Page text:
Thanks to the further proliferation of 8Gb GDDR5 memory modules, we’ve seen an uplift over the last few months with the memory capacity of professional graphics cards. For the professional graphics market this is always a welcome development, as datasets are already massive and always growing, especially in the content creation field.

Due to various technical considerations – primarily a larger memory bus – over the past generation AMD has traditionally offered the highest capacity professional graphics cards, with the current FirePro W9100 topping out at 16GB. More recently, last month NVIDIA surpassed AMD with the launch of the 24GB Quadro M6000. However this week in advance of the 2016 NAB Show, AMD is firing back and retaking the top spot with their own capacity bump, updating the FirePro W9100 to 32GB.

AMD FirePro W Series Specification Comparison
  AMD FirePro W9100 (32GB) AMD FirePro W9100 (16GB) AMD FirePro W9000 AMD FirePro W8100
Stream Processors 2816 2816 2048 2560
Texture Units 176 176 128 160
ROPs 64 64 32 64
Core Clock 930MHz 930MHz 975MHz 824MHz
Memory Clock 5Gbps GDDR5 5Gbps GDDR5 5.5Gbps GDDR5 5Gbps GDDR5
Memory Bus Width 512-bit 512-bit 384-bit 512-bit
Double Precision 1/2 1/2 1/4 1/2
Transistor Count 6.2B 6.2B 4.31B 6.2B
TDP 275W 275W 274W 220W
Manufacturing Process TSMC 28nm TSMC 28nm TSMC 28nm TSMC 28nm
Architecture GCN 1.1 GCN 1.1 GCN 1.0 GCN 1.1
Warranty 3-Year 3-Year 3-Year 3-Year
Launch Price (List) $4999 $3999 $3999 $2499
Launch Date Q2 2016 April 2014 August 2012 July 2014

The updated FirePro W9100 takes off right where the previous model left off. Based around a fully enabled version of AMD’s Hawaii GPU, the specifications outside of memory capacity are unchanged. As for the memory itself, this update sees AMD replace their 4Gb GDDR5 chips with 8Gb chips, moving from a 32 x 4Gb configuration to a 32 x 8Gb configuration. Consequently any possible performance impact is data set size dependent. Performance essentially doesn’t change for data sets that fit within memory, while sets between 16GB and 32GB that were slow before because they didn’t fit on the card will now be able to be loaded in their entirety.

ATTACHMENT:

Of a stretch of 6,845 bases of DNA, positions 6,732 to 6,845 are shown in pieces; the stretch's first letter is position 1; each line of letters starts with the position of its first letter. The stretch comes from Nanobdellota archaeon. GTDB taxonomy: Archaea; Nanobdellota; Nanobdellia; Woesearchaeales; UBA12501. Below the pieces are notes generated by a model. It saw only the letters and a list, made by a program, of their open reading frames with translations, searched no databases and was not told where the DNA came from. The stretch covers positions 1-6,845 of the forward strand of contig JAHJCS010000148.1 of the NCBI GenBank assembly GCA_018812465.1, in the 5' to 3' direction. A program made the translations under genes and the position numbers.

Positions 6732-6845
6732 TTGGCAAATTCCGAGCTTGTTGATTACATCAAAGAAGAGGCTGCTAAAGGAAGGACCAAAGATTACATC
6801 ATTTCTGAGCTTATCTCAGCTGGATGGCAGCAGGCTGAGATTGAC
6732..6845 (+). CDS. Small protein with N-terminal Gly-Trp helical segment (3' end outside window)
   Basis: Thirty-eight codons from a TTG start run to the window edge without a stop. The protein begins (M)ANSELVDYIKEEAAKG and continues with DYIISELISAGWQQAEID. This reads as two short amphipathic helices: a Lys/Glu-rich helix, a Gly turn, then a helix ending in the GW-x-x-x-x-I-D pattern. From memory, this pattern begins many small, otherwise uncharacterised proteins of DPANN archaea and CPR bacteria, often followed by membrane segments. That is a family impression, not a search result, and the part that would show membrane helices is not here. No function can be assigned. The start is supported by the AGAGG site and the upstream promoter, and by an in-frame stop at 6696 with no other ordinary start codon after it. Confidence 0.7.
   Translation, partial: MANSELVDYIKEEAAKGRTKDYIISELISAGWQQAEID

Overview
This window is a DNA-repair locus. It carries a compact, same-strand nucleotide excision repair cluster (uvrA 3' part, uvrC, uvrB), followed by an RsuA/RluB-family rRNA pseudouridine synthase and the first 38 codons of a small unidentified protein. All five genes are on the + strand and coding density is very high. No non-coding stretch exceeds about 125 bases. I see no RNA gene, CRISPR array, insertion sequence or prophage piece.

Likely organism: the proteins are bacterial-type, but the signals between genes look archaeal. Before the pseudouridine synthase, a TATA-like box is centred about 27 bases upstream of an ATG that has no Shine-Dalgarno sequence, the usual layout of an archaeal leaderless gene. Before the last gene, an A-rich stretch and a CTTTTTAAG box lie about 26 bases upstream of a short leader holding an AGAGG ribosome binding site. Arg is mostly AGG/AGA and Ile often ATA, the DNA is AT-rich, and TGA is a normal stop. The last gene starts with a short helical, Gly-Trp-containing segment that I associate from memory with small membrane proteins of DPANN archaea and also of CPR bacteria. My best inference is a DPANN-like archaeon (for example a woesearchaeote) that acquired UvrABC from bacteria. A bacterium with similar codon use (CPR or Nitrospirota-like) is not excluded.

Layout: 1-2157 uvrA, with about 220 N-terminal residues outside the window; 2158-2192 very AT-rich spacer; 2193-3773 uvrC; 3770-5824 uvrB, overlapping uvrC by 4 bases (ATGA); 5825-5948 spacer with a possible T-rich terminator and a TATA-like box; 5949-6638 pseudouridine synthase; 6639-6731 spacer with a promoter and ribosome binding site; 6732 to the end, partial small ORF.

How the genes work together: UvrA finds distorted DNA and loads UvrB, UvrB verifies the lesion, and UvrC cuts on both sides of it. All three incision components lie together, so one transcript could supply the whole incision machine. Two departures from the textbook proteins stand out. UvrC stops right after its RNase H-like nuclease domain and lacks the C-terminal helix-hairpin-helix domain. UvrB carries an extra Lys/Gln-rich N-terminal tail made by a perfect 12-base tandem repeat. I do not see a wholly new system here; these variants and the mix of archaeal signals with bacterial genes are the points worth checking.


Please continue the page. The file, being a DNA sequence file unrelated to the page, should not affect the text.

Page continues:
With their latest capacity bump, AMD becomes the first company to ship a 32GB pro graphics card, and consequently retakes their top spot in the market. At the same time AMD will have final bragging rights for this generation, as AMD and NVIDIA have now both maxed out the memory capacity of their current cards.

The 32GB FirePro W9100 will be launching this quarter through AMD’s usual distribution and OEM partners. The MSRP will be $4999, which is closely aligned to competitor NVIDIA’s own pricing, though also higher than the 16GB card it supplants. Meanwhile AMD will continue to ship the 16GB card as well, and while there isn’t a current MSRP attached to it, it’s currently available from retailers for around $3000.

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  • Achaios - Friday, April 15, 2016 - link

    Seriously, where the heck did this guy come from and why does such a post get thumbs up at Anandtech? Was this guy living in a cave somewhere?

    This guy is saying that modern games do not even utilize 4 GB on the GPU, however, Grand Theft Auto V (GTA V) is utilizing 100% of the 3072 MB GDDR5 of my GTX 780 TI AND 8 GB System Memory AND is in addition reserving AN ADDITIONAL 14 GB systems memory! And that is at 1920X1080, and I don't have enough GPU RAM left to maximize Graphics Settings (i.e. "Advanced Graphics" switched off) and even one or tow seetings at the Graphics section of GTA V ere not set to ULTRA because I am using 100% of my GPU RAM.

    So, indeed we are living in an era where we are stuck with lesser technology GPUs and we are also stuck with GPUs that have far less RAM than they ought to. IMO, top-end mainstream gaming GPUs whould have come with 12 GB memory.

    For the record, the only GPU that can play GTA V with everything set to max at 4k is the 12 GB Titan variant. They tried with a GTX980TI 6GB and the card was choking due to lack of memory. So much for the OP's claim that no game can utilize 4 or 8 GB memory, ahahaha.
  • Manch - Friday, April 15, 2016 - link

    I don't think that +1 means what you think it means. That was for the critical reply to the dudes rant. Nobody gave him a thumbs up....